By Pete Baxter
Lebron James sets the bar for player influence on franchise decision making. From coaching changes to offseason transactions, Lebron’s borderline tampering is no secret.
Lebron watched his team drop in the standings all the way to the play-in tournament. He now stands on the precipice of the first opening round exit of his career in a 3-2 deficit to the Phoenix Suns.
While it is entirely possible that Lebron leads a comeback win in the series, there is no doubt he is already disappointed in his current supporting cast.
Specifically, after a zero-point, one assist disaster in game five of this series, it has to be clear to Lebron and Laker’s brass that Dennis Schroder is not the answer for this team. He is not that answer at point guard. He is not the answer as a third option on this team. While his regular seasons stats present an upgrade over Rajon Rondo, his playoff impact has been a serious downgrade.
Enter Kyle Lowry. Of the point guards potentially on the market in the offseason, Lowry is near the top of the list. At 35 years old, Lowry is a leader, a champion, and a great performer on both sides of the ball. He has proved himself to be an effective second or third option on a championship squad.
At this point in his career, he is ready to move on from his beloved Toronto Raptors to chase a second ring. The Raptors already have his successor in house in Fred VanVleet, and a solid back up point guard in Malachi Flynn.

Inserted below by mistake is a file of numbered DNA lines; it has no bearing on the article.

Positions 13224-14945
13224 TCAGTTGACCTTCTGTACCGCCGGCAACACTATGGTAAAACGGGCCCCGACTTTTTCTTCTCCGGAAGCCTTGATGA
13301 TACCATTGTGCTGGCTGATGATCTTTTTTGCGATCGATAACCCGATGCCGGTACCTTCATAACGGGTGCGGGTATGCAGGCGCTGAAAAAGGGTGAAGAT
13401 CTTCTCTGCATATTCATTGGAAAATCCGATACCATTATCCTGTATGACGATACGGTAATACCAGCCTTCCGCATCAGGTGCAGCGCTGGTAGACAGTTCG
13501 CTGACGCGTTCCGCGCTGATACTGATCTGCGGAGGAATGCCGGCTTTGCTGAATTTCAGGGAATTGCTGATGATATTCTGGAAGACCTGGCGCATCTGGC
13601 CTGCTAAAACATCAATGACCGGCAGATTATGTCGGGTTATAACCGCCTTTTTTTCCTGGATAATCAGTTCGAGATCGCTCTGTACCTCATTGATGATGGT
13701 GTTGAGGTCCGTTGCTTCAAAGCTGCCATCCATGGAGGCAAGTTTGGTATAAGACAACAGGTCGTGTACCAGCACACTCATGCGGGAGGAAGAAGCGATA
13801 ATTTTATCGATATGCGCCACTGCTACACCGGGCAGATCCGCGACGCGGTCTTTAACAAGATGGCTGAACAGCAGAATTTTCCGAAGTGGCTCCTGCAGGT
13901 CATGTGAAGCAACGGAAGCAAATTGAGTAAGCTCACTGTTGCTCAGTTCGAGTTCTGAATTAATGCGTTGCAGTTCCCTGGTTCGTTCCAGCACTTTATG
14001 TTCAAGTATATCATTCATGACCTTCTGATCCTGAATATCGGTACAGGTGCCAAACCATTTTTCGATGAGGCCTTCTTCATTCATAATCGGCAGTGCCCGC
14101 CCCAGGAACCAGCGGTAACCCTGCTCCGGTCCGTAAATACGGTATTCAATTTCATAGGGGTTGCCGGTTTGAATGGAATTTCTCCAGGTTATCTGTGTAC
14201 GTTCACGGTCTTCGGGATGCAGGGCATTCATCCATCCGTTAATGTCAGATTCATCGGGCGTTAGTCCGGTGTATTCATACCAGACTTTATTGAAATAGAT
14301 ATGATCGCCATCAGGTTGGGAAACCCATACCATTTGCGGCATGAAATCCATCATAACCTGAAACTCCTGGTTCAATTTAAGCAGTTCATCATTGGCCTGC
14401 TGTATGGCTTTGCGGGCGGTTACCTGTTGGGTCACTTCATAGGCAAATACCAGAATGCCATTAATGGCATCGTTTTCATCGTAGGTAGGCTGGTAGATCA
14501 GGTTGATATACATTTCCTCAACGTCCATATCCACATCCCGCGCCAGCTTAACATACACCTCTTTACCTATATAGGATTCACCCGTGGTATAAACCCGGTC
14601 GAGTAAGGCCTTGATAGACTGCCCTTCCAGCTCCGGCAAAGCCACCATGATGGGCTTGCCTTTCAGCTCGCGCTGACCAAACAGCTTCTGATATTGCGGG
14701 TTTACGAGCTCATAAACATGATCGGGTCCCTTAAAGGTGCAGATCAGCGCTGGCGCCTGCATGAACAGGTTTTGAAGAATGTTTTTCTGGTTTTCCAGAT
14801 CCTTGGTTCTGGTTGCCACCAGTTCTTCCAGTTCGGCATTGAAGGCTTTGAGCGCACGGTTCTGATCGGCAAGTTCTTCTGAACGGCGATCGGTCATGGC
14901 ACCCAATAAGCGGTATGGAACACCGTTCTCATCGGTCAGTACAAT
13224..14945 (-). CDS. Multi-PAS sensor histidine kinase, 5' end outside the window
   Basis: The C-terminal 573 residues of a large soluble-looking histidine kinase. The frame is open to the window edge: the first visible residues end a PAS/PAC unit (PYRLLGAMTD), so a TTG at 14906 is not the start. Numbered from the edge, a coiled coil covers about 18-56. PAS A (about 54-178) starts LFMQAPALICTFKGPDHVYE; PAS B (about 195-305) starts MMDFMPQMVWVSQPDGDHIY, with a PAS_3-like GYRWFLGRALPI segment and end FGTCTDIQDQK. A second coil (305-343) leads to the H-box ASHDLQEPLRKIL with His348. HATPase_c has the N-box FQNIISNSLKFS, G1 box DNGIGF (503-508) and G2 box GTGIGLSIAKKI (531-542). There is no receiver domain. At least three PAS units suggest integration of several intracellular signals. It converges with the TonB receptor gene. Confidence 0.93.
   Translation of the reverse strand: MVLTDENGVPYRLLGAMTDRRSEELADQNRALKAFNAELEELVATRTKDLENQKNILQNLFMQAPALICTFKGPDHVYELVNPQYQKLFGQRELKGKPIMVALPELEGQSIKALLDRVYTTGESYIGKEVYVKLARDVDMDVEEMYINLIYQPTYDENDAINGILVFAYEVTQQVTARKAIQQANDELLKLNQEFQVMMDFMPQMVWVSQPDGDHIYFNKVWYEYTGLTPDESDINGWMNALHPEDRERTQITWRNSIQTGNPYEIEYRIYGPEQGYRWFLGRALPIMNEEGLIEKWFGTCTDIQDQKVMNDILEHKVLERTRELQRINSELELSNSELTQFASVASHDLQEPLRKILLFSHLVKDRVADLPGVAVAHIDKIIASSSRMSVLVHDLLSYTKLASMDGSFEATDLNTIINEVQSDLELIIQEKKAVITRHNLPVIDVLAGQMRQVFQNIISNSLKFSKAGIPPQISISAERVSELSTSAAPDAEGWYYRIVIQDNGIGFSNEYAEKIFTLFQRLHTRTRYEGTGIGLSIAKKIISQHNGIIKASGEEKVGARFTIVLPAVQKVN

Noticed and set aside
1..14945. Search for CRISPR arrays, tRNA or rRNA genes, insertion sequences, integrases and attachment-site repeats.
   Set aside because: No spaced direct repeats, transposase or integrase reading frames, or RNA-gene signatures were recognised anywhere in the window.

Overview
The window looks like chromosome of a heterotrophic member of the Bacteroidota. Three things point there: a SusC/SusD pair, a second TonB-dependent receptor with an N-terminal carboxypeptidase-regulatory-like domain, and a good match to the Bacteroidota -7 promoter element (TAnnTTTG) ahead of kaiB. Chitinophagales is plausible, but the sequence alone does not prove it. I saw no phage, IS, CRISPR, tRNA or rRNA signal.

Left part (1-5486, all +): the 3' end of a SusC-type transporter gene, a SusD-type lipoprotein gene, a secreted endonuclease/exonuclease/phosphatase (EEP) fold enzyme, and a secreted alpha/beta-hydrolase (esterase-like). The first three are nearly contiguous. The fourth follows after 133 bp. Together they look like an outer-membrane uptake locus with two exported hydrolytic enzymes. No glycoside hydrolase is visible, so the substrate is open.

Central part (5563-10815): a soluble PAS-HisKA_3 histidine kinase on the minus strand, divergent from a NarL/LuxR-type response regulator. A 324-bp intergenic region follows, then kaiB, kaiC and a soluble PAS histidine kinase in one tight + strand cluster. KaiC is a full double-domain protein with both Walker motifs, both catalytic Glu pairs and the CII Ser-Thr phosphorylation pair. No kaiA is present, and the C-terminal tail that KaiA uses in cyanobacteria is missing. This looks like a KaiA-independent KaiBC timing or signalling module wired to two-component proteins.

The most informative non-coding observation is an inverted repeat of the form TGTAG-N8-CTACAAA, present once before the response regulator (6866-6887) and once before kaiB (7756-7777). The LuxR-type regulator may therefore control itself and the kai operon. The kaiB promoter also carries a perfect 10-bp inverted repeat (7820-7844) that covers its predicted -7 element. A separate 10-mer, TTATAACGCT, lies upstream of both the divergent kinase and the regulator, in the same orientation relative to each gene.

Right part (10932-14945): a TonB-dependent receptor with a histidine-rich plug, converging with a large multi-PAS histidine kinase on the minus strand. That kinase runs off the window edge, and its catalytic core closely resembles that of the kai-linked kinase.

A hypothetical transaction moving Kyle Lowry from Toronto to Los Angeles could turn out to be a win for both teams as well as Lowry himself.
Ironically, the Lakers were rumored to have been pursuing Lowry before the trade deadline but failed to nail down a lucrative-enough offer for Masai and company. However, particularly if the Lakers flame out early in the playoffs, the Lakers brass will likely be more apt to make a drastic move.
With that, let’s take a closer look at what this deal could look like:
The Sign and Trade
Kyle Lowry is an unrestricted free agent. If the Raptors simply let him walk, they will lose arguably the greatest player in their franchise’s history for absolutely nothing. That seems like an unlikely scenario, as they had several suitors at the trade deadline and opted to keep Lowry in house for the remainder of the season.
At 35 years old, a sign and trade deal may also be in Lowry’s best interest to maximize the years and money he could receive in his next (and potential final) NBA contract.